Patriots offense still searching for answers after summer’s early optimism

FOXBORO — There were warning signs this summer that the Patriots offense wasn’t suddenly going to turn from inept into a juggernaut.

But it was also easy to ignore them — the early-summer red-zone struggles, quarterback Mac Jones’ inability to hit a receiver deep in stride, JuJu Smith-Schuster’s quiet camp, persistent pressure from a battered and constantly shifting offensive line — with the sheer amount of optimism emanating from Patriots players with a seemingly competent offensive coordinator taking over for Matt Patricia and Joe Judge in Bill O’Brien. Players were smiling. Offensive players were hyping up Jones’ progress. The team was celebrating in practice and having fun. The stink of 2022 had worn off and the unit was starting anew by challenging what was expected to be a stout defense before injuries changed those plans.

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Now past the midway point in the season with a 2-7 record, the Patriots’ offense is somehow playing significantly worse than they performed in 2022 when it seemed like the post-Tom Brady era had hit rock bottom. It sadly hadn’t.

The Patriots ranked 24th in expected points added (EPA) per play at -0.047 in 2022. They’re 30th this year at -0.162. They had a 41.1% success rate last season. That mark stands at 40.9% this season. Their dropback EPA per play was 22nd at -0.026 last year. Now they’re 29th at -0.162. They were 21st in rush EPA per play in 2022. Now they’re 25th.

So, what exactly caused the Patriots to not live up to the optimism that surrounded the unit three months ago?

“I don’t think you can point to one thing,” O’Brien said. “At the end of the day we haven’t played on a consistent level at all. We have to do a better job of being more consistent all the way around. We have a really good group of guys. They work really hard. There’s no finger-pointing going on, anything like that. We watch the tape, we try to get better, they work hard to get better. And the results just haven’t been there. We have to continue to — there’s no substitute for hard work. We can’t all of a sudden just not working at all. We just have to continue to work at it. There’s a lot of ball left. And let’s see if we can get better starting this week.”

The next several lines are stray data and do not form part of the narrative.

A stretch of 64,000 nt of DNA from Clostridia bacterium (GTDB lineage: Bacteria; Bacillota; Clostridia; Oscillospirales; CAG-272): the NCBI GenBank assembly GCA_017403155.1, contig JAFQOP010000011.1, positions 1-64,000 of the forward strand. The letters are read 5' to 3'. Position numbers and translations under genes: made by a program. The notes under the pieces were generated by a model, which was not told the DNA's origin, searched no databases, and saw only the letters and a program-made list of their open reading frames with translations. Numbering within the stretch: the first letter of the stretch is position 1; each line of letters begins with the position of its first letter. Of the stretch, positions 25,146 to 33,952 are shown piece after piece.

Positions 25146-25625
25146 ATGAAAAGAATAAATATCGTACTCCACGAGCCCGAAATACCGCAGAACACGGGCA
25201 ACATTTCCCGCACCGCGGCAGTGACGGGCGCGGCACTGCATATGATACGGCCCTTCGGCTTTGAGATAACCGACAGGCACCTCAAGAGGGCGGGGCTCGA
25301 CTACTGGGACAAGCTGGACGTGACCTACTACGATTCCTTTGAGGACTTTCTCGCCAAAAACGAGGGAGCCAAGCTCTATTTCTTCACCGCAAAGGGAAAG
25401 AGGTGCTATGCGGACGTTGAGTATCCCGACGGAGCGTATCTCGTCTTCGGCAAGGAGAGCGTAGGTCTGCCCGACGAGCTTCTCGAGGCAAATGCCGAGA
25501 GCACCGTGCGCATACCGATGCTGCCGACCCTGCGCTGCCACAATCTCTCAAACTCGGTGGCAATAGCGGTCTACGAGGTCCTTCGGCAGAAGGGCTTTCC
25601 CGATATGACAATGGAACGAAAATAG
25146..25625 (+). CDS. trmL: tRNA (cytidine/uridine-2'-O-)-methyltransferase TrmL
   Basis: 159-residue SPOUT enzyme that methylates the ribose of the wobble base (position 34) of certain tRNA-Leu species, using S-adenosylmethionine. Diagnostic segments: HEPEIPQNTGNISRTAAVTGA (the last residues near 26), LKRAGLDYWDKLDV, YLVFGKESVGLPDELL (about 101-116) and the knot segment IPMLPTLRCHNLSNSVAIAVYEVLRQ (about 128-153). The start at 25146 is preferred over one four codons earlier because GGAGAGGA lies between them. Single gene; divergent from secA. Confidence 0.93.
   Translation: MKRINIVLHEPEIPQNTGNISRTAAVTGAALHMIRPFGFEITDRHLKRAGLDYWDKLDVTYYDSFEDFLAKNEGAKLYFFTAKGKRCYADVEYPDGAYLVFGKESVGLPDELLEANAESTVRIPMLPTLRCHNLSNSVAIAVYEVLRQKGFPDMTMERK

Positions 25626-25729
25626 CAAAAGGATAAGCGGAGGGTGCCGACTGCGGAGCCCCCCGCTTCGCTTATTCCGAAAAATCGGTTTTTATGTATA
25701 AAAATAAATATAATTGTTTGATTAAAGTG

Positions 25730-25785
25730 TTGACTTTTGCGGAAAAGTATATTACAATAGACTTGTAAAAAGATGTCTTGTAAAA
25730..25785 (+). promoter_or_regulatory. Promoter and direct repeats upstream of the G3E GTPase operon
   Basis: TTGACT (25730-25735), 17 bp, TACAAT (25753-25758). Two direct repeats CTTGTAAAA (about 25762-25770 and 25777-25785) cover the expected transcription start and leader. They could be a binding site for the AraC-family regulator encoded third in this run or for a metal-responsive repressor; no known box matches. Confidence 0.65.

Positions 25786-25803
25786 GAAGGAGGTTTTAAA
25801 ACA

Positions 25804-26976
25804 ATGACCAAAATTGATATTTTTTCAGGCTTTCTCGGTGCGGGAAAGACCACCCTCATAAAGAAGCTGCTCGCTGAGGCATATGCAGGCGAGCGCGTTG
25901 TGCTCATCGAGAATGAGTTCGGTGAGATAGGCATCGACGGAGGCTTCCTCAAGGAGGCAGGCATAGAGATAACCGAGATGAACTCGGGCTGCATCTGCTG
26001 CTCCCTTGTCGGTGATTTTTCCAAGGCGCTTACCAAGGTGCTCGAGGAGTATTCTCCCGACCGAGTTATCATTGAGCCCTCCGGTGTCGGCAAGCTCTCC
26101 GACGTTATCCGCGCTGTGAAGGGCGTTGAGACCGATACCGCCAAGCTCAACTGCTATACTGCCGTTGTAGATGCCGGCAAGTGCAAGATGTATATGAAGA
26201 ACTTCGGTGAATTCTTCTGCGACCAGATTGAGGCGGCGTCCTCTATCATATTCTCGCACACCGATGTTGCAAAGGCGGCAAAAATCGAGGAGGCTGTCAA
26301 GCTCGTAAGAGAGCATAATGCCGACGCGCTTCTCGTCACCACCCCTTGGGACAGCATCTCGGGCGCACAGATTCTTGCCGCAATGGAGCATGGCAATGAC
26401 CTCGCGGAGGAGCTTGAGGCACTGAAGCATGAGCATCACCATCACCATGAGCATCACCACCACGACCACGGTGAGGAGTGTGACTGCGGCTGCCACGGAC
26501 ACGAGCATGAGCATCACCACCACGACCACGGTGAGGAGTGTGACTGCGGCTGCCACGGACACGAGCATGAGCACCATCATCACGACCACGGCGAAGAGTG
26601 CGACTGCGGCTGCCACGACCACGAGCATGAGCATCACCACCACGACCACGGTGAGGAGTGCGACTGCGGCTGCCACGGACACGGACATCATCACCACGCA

Jones has regressed for the second straight year. The Patriots replaced Jakobi Meyers with JuJu Smith-Schuster. And head coach Bill Belichick didn’t make a move to fix an offensive line that already struggled to protect Jones in 2022, substituting Riley Reiff, Calvin Anderson, Vederian Lowe and rookies Sidy Sow and Atonio Mafi for Isaiah Wynn, Marcus Cannon and Yodny Cajuste. Reiff was moved from right tackle to guard early in camp, Anderson was benched then placed on injured reserve, and Lowe was benched after being acquired from the Vikings in a trade weeks before Week 1. Since moving Mike Onwenu to right tackle and inserting Sow at right guard, the offensive line has settled more. But wide receiver Kendrick Bourne is out for the season with a torn ACL, Smith-Schuster has not lived up to his offseason hype, and DeVante Parker saw his snaps reduced for Eagles first-round castoff Jalen Reagor before missing Week 9 with a concussion.

“I think you start with turnovers,” tight end Hunter Henry opined about why the Patriots haven’t played up to their potential. “Turnovers are one thing that obviously hold back any offense no matter how good of an offense it is. That’s hurt us. And a lot of those turnovers too have given the other team points. So you can kind of point to that right away. Not being great in situational football and specifically probably third down. Just staying on the field and sustaining drives. We just haven’t been good in those areas. Clean those things up, and we can finish stronger.”

The Patriots rank 28th in turnover differential this season. They have the league’s ninth-most turnovers. They’re 27th in third-down conversation percentage at 33.05%. It’s almost all bad.

“Just being consistent and trying to work together,” Jones said about his offense’s struggles. “We’ve got some young guys playing. And just making sure we’re all on the same page and out there executing every week. Like I said, each week is different. It’s important to understand what we need to do this week. That’s where our focus is. Communication needs to be up there. Make everybody be on the same page, and then it’s pretty good.”

The Patriots had two rookies — Sow and wide receiver Demario Douglas — starting Sunday’s loss to the Commanders. Two second-year pros — left guard Cole Strange and wide receiver Tyquan Thornton — also played significant snaps. And Reagor joined the team after training camp.

If the Patriots can play more consistent, and if they can limit turnovers, and if they can improve on third down and if they communicate better, then perhaps they can put a better product on the field. But with seven losses through nine weeks, the Patriots are already past the point of no return. They currently have <1% odds of making the playoffs, per The New York Times’ model.

If the Patriots bring back the same offensive core in 2024, they won’t fool anyone into a false sense of optimism.

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